Lemon Bee Balm
Monarda citriodora
Mint family (Lamiaceae)

Description: This wildflower is an annual or biennial about 1-2' tall that is either unbranched or sparingly so. The central stem is pale green, rather stout, terete or angular, and densely short-pubescent. Pairs of opposite leaves occur along this stem. Individual leaves are 1-3" long, -" across, more or less elliptic or elliptic-oblong in shape, smooth along the margins, and either sessile or tapering gradually to a short petiole. The upper leaf surface is pale to medium green and sparsely canescent, while the lower surface is pale green and short-pubescent.

The central stem terminates into 2 or more whorls of flowers. Underneath each whorl of flowers, there is a whorl of floral bracts with a colorful leafy appearance. Individual flowers are about " long, consisting of a light pink to purplish pink corolla that is deeply two-lipped, a green to purplish green tubular calyx with 5 teeth that terminate into conspicuous awns, and the reproductive organs (2 stamens & a pistil) that remain largely inserted within the corolla. The narrow upper lip of the corolla functions as a protective hood, while the narrow lower lip has 3 terminal lobes and functions as a landing pad for floral visitors. The upper lip is softly hairy at its apex. The corolla is not spotted, although it may have stripes within its interior. The teeth of the calyx are deltate-linear in shape; including the awns, they are at least 3 times longer than they are across. The floral bracts are about the same size as the true leaves. These bracts are about the same color as the corollas of the flowers (light pink to purplish pink, although with some greenish tints) and more or less oblong in shape; their tips taper abruptly into awns. The blooming period occurs during the summer for 1-2 months. Afterwards, the flowers are replaced by nutlets. These nutlets are distributed primarily by gravity and usually they don't travel far from the mother plant.

Cultivation: Lemon Bee Balm will adapt to full sun, mesic to dry conditions, and many kinds of soil, including clay-loam. In rich soil with abundant moisture, this wildflower may become excessively tall and topple over.

Range & Habitat: Lemon Bee Balm is not native to Illinois; it is either adventive from the Great Plains or western states, where it is native, or it is an escape from cultivation. As a naturalized plant, Lemon Bee Balm is rare in Illinois, where it has been found only in Cook County (within the NE section of the state). Habitat information is unavailable for Illinois, but in its native range this wildflower is found primarily in dry prairies. It is occasionally cultivated as an ornamental plant in gardens.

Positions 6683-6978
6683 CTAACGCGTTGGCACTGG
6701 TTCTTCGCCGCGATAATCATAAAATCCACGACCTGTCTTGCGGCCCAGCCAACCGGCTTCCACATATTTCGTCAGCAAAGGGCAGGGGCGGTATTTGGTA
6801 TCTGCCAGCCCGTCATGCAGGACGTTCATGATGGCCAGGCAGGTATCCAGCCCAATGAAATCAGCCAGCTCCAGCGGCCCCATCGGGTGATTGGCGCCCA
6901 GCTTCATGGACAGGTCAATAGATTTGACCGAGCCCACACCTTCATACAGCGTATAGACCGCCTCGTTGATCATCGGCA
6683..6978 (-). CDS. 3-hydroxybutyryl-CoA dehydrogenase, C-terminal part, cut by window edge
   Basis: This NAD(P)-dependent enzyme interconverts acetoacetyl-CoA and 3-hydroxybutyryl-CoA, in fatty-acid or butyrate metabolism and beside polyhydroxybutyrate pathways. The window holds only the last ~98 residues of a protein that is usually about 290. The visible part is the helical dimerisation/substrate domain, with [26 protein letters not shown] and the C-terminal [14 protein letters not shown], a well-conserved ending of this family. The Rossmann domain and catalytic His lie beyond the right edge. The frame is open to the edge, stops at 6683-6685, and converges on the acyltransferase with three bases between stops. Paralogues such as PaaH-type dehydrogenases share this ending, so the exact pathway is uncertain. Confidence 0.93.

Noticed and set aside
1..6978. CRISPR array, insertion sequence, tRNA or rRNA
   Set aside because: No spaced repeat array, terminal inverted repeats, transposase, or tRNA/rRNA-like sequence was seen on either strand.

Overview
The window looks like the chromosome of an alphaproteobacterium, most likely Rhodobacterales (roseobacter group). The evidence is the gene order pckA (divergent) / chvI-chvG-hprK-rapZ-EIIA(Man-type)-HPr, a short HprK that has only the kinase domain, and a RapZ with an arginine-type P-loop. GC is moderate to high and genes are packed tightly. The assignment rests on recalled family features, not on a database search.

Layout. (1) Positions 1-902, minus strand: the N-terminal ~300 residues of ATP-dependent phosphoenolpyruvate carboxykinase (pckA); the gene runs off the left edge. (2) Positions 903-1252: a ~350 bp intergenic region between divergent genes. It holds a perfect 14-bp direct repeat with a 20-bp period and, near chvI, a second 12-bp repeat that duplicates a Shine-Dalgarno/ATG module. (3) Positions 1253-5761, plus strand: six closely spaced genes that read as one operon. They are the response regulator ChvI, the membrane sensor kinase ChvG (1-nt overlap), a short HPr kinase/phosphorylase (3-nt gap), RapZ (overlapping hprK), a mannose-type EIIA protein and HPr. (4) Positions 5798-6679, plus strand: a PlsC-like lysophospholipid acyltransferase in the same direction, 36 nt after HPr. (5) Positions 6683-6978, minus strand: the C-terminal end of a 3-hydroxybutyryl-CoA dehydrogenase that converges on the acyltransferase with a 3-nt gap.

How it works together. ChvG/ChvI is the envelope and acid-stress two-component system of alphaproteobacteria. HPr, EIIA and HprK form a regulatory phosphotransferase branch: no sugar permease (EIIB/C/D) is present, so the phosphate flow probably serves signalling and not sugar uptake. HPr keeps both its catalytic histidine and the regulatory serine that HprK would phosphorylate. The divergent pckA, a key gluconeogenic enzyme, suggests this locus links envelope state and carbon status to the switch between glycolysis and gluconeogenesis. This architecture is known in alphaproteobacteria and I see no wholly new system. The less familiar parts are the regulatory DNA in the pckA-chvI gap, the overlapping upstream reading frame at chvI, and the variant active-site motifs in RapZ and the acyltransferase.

Faunal Associations: The nectar of the flowers can be expected to attract such visitors as the Ruby-throated Hummingbird, bumblebees, hummingbird clear-wing moths (Hemaris spp.), and butterflies. There is also some evidence that Checkered beetles (Cleridae) occasionally visit the flowers of Lemon Bee Balm (Mawdsley, 2002). Some insects feed on the foliage and flowers of Monarda spp. (Bee Balms) destructively. This includes caterpillars of such moths as the Gray Marvel (Anterastria teratophora; syn. Agriopodes teratophora), two Pyralid moths (Pyrausta orphisalis and Pyrausta signatalis), and the Hermit Sphinx (Sphinx eremitus). Other insect feeders include a tortoise beetle (Physonota unipunctata), a leaf-footed bug (Euthochtha galeator), a scentless plant bug (Arhyssus nigristernum), and an aphid (Hyalomyzus monardae). Mammalian herbivores dislike the fragrant foliage and avoid consumption of Lemon Bee Balm.

Photographic Location: A garden at the Urbana Free Library in Urbana, Illinois.

Lemon Bee Balm is an attractive, if short-lived, plant. Its foliage has a mild lemon or oregano fragrance. Lemon Bee Balm can be distinguished from most Monarda spp. (Bee Balms) in Illinois by its more narrow leaves, which are somewhat downy-pubescent, and by its annual or biennial habit. It resembles Monarda punctata (Spotted Bee Balm) somewhat, but the latter species has flowers with brown-spotted cream corollas, rather than unspotted pink corollas. Lemon Bee Balm also resembles Monarda pectinata (Plains Bee Balm), although this latter species has not naturalized in Illinois. Plains Bee Balm has floral bracts that taper gradually into awned tips, while the floral bracts of Lemon Bee Balm taper abruptly into awned tips. Both of these species have distinctive calyx teeth with long awns.